Besides, without knowing all the information, it's hard to say for sure CGA broke any rules.

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And people wonder why legislators have to step in...Man am I glad California holds parks to the manufacturers guidelines!


It's really disturbing the head of the maintenance department wouldn't even know what is specified in the SOP...


Well apparently, those in the SFKK PR department know more about maintaining the rides than do their own ride maintenance manager:



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  • 5 weeks later...

I feel sorry for the girl that lost her feet, and while I wouldn't mind government regulation of rides, I'm going to be extremely upset if they go overboard. While I don't think this will happen, I fear that this safety thing will be taken to a level that is not necessary.

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You know, I'm all for better safety standards and all, but this interview seems like overkill and what really makes theme parks "seem" unsafe and gives the GP the wrong impressions. I feel very sorry for the girl. But seriously, you know going into a theme park, that you are riding on engineered devices that constantly push the limits.


If there was suddenly a rush of elevator cables snapping and elevators plummeting in skyscrapers, would we be having these same types of things happening? It seems like they are using the girl and her injury as a jump start to accomplish their own goals.


Yes, she got hurt and that's horrible, should it have happened? No, but will it happen again, yes, probably. There is no way to prevent accidents from happening, hence the name accidents. It just bugs me in this sue happy country that things like this get so blown out of proportion. You are at risk anytime you go anywhere of getting hurt or losing your life. That's called life.


Not to be a downer, but just seems like they are completely blowing it out of proportion and this Senator or whoever is writing this new bill is using this little girl's injury to jump start his career and gets his name recognized.

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^^Exactly, and they gave the impression that rides are unsafe, and that there is a good chance of a similar thing happening to you next time you ride. The interview is going to scare the GP-making them want the bill-, and the amusement industry might suffer if the bill takes things too far.


I think I can speak for everyone when I saw we want the rides to be as safe as possible, and I have nothing wrong with the government making sure of this. However, this was a freak accident, and while it might have been preventable, these freak accidents will happen no matter what. Slightly off topic, but with all those who die because they act like idiots or ride with medical conditions on these rides will probably make the regulations even stricter. The sad part about that is because it is the rider's fault and not the ride's, but this bill won't recognize that. I see this bill and what comes out of it as blaming the park/ride/ride manufacturer for every accident there is.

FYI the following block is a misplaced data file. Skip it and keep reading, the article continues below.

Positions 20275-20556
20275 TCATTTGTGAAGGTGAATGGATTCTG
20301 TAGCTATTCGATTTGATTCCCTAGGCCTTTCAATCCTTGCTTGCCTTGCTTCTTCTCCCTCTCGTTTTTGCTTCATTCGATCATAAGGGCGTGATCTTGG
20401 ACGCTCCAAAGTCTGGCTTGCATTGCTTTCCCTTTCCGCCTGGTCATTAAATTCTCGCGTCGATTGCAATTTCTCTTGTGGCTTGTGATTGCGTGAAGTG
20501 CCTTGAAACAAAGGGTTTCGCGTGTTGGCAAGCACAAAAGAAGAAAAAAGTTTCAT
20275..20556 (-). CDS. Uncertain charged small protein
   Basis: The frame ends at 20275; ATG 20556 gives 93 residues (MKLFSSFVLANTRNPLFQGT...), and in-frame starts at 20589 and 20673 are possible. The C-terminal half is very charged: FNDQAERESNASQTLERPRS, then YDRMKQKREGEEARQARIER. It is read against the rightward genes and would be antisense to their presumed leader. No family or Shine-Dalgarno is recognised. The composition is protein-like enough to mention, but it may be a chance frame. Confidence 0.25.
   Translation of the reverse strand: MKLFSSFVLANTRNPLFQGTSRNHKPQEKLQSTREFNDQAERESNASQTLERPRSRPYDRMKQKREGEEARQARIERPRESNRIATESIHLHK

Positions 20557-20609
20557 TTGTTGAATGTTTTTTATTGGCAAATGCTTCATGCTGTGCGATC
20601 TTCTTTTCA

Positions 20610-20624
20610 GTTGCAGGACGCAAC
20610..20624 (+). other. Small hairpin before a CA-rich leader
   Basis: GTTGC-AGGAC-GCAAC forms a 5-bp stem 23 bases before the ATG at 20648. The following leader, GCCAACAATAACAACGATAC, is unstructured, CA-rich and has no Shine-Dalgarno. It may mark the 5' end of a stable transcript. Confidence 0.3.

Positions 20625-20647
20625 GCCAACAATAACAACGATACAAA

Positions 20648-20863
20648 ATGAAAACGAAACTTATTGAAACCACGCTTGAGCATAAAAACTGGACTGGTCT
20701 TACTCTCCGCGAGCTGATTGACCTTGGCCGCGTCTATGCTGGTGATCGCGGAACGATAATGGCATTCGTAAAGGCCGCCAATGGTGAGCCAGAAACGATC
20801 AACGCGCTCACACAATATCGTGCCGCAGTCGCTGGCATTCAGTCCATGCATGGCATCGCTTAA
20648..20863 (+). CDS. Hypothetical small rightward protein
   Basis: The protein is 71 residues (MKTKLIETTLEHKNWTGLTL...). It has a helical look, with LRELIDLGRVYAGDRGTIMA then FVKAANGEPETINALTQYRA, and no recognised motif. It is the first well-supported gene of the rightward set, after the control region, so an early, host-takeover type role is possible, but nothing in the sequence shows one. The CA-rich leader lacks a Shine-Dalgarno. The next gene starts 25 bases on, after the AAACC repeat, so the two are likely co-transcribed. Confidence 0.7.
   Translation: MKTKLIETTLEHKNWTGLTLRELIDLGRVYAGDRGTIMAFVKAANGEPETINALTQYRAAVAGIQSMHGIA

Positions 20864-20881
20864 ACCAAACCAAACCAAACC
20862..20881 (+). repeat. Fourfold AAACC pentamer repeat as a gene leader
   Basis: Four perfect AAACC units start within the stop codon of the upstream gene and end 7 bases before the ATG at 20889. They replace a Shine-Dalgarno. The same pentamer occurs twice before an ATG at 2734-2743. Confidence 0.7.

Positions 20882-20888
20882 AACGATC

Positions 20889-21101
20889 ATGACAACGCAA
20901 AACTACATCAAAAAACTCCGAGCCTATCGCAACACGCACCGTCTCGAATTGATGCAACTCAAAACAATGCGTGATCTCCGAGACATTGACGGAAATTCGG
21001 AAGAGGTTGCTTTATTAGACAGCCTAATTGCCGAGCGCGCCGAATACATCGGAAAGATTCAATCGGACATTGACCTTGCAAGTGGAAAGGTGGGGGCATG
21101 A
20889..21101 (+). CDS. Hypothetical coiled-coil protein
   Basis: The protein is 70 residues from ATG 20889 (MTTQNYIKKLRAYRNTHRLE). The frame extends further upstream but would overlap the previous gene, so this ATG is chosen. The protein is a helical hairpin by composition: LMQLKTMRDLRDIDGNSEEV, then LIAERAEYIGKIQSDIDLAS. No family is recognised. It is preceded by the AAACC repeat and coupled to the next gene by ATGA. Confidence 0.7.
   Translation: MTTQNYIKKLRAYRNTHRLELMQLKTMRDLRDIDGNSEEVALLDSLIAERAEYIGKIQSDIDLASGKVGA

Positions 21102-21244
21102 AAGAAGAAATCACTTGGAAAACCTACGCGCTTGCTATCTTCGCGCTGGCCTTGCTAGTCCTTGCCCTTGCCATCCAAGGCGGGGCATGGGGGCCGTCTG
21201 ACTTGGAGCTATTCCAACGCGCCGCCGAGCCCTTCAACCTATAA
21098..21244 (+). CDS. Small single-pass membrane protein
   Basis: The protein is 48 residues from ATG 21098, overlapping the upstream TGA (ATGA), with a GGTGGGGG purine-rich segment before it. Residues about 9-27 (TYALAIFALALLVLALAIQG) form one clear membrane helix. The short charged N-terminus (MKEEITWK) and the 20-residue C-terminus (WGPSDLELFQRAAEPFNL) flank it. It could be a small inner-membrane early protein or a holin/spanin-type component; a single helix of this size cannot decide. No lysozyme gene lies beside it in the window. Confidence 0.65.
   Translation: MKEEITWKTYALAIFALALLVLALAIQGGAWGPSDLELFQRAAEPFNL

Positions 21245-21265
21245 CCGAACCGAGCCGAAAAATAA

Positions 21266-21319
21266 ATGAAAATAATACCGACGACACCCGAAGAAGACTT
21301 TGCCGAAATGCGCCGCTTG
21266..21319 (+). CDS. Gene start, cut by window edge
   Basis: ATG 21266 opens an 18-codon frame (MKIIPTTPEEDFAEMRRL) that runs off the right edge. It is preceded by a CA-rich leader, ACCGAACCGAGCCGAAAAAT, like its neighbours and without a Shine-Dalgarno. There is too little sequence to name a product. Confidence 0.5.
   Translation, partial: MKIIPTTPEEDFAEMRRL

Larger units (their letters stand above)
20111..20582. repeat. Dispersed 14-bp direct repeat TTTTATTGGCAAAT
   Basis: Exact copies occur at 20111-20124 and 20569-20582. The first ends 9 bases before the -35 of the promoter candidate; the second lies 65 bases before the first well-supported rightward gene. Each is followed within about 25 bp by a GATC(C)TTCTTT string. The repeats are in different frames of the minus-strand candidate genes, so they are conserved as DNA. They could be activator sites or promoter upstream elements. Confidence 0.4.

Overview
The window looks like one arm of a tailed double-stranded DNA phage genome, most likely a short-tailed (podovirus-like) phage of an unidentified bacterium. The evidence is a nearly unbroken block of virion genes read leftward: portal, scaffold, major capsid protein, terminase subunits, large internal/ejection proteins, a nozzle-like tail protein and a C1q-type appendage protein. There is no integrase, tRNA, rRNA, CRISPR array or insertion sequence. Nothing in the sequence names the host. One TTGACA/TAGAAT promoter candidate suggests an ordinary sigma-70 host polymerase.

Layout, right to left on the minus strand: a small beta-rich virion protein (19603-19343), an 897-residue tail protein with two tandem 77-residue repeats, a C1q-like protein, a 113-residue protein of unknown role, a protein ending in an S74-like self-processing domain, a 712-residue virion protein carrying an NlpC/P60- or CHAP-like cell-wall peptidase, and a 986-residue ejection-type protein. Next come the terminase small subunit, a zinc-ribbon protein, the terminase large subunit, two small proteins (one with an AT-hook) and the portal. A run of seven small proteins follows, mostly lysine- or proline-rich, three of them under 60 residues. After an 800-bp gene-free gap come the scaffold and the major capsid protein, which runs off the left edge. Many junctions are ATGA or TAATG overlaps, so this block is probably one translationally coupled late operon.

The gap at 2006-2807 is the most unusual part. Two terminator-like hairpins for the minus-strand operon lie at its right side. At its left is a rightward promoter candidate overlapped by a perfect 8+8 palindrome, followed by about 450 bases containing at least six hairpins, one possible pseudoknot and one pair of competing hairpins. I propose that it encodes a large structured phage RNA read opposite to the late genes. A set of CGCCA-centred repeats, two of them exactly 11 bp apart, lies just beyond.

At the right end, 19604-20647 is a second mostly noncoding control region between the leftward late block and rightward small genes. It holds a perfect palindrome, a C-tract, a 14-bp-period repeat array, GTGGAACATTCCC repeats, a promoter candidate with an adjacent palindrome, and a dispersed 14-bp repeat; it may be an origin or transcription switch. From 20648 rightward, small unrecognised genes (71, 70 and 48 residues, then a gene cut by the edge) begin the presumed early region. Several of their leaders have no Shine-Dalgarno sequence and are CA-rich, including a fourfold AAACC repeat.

People go to parks to have fun, and with this bill, I just see the rides not being able to do that as well. Yes I want to be safe when I ride, but I want to also have fun and be thrilled. Maybe this won't be as bad as I fear, but I think that this safety bill will go overboard for a few years.


Yes this was a tragic accident due to no fault of the rider, but it was an accident that had never happened before and probable never will again. Sure the family deserves compensation, but this thing is going to far. These rides are inspected frequently by the state(right?), and amusement rides are extremely safe assuming you don't do something stupid. There are many far more dangerous recreation options than going to an amusement park, and your more likely to be in a car accident than be hurt on a ride due to a ride malfunction. Sure a little more regulation won't hurt, but I'm going to be very upset when seat belts are required on all water/flat rides, heavy trims on coasters, and over extensive restraints on all coasters.